SL Gold Hotel Review: Anantara Villa Padierna Palace, Marbella
SL Gold Hotel Review: Anantara Villa Padierna Palace, Marbella

SL Gold Hotel Review: Anantara Villa Padierna Palace, Marbella

A playground for the rich and famous since the 50s, Marbella is one of the most popular resorts in Andalusia. But this southern region is about so much more than just sunshine, beaches, glitzy yachts and designer shops: Andalusia is the vibrant soul of Spain, where you’ll find flamenco, pretty hilltop villages, natural parks, fascinating history and a buzzing food scene. Close to Marbella, Anantara Villa Padierna Palace is an elegant property that epitomises Andalusian charm, tranquillity and sophistication. Here’s why you should book in for a spring break…

The Lowdown

Marbella in southern Spain has been a magnet for the jet set since the 50s when, as legend has it, Prince Alfonso von Hohenlohe’s car broke down near what was then a sleepy fishing village. He fell in love with the area and bought a farm which he transformed into the Marbella Club that went on to host the likes of Grace Kelly, Cary Grant and Audrey Hepburn. The surrounding area grew into a popular summer holiday destination for the well-heeled and famous. In spring and autumn months, though, it is a veritable haven for those in search of a slightly quieter scene. The climate is mild, the scenery is stunning, roads are quiet – and you can get a table in the most popular restaurants and tapas bars. There’s also an endless list of things to fill your days, whether you want to pursue energetic activities, enjoy a gentle stroll along the Golden Mile seafront or immerse yourself in some local culture.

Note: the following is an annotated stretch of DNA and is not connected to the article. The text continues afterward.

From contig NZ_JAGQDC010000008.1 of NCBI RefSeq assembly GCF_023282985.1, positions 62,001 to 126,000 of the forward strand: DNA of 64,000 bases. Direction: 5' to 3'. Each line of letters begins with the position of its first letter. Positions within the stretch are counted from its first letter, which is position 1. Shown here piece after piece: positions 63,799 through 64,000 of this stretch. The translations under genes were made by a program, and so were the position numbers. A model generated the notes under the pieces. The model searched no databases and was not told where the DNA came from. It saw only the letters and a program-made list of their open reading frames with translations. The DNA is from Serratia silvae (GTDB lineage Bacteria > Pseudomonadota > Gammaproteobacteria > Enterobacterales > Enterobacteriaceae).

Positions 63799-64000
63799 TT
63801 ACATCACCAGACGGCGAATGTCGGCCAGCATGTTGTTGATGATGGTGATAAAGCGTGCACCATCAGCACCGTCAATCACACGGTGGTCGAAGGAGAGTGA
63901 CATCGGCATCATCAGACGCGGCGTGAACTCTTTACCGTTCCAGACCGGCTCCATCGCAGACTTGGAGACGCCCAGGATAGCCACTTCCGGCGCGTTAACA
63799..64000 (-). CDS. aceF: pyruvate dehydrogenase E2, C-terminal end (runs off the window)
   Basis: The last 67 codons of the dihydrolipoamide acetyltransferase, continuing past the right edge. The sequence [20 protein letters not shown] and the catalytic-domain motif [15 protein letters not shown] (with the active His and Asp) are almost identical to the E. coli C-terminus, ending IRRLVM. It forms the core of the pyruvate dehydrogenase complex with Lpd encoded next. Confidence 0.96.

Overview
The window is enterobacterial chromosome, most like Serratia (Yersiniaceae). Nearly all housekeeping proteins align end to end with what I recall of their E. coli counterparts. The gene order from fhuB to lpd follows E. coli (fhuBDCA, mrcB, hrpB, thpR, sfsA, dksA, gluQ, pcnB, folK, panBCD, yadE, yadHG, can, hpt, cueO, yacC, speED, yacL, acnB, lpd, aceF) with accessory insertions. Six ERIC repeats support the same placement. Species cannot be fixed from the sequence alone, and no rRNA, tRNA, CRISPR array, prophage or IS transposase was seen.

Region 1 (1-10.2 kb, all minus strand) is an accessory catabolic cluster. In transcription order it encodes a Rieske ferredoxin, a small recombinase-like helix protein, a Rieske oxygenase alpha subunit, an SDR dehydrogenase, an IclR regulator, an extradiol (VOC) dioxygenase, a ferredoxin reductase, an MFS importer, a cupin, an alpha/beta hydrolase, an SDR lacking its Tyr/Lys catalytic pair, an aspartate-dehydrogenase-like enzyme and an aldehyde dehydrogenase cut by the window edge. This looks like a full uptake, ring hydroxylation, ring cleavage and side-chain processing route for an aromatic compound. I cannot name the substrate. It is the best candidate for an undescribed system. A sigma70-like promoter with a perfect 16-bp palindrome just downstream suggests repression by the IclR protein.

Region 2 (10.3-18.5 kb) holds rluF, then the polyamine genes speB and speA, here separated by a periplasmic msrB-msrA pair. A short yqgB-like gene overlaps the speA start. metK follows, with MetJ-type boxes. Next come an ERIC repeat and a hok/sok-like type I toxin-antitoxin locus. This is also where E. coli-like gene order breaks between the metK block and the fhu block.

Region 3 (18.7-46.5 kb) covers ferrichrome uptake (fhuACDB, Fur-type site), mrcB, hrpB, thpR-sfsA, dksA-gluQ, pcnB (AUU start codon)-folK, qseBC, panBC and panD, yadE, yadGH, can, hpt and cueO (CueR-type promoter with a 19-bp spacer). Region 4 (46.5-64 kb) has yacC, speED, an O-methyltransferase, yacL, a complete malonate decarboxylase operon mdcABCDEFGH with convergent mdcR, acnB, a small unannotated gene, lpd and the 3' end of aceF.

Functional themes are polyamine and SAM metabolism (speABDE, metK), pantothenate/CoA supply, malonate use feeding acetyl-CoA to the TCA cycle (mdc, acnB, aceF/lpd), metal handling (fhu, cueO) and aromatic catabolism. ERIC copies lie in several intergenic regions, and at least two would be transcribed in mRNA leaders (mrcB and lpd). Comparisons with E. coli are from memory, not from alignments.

Surrounded by greenery, and with distant views of the Mediterranean, the dusty pink Anantara Villa Padierna Palace sits in the heart of Andalusia, between Marbella, Benahavís and Estepona. It’s a 50-minute drive from both Málaga and Gibraltar airports. Reminiscent of a late 18th-century Tuscan palace, the hotel was in fact designed by a British architect and built a mere 20 years ago by an art-loving Spanish family as a place to house their prolific art collection. The running of the hotel was taken over a couple of years ago by the Thai-owned Anantara group. 

As you enter the tall glass-roofed lobby, with its sweeping twin staircase, the first thing you’ll notice are the stunning flower arrangements. Then you’ll spot some of the artwork from the owners’ collection – some 1,200 original pieces including paintings, sculptures, ceramics and archaeological finds are displayed throughout the hotel and gardens. Wander outside onto the terrace overlooking the lake and into the grounds, where the centrepiece of the extensive and impeccably manicured gardens is the swimming pool, surrounded by palm trees, cypresses, fountains and turquoise-tiled canals.

The Rooms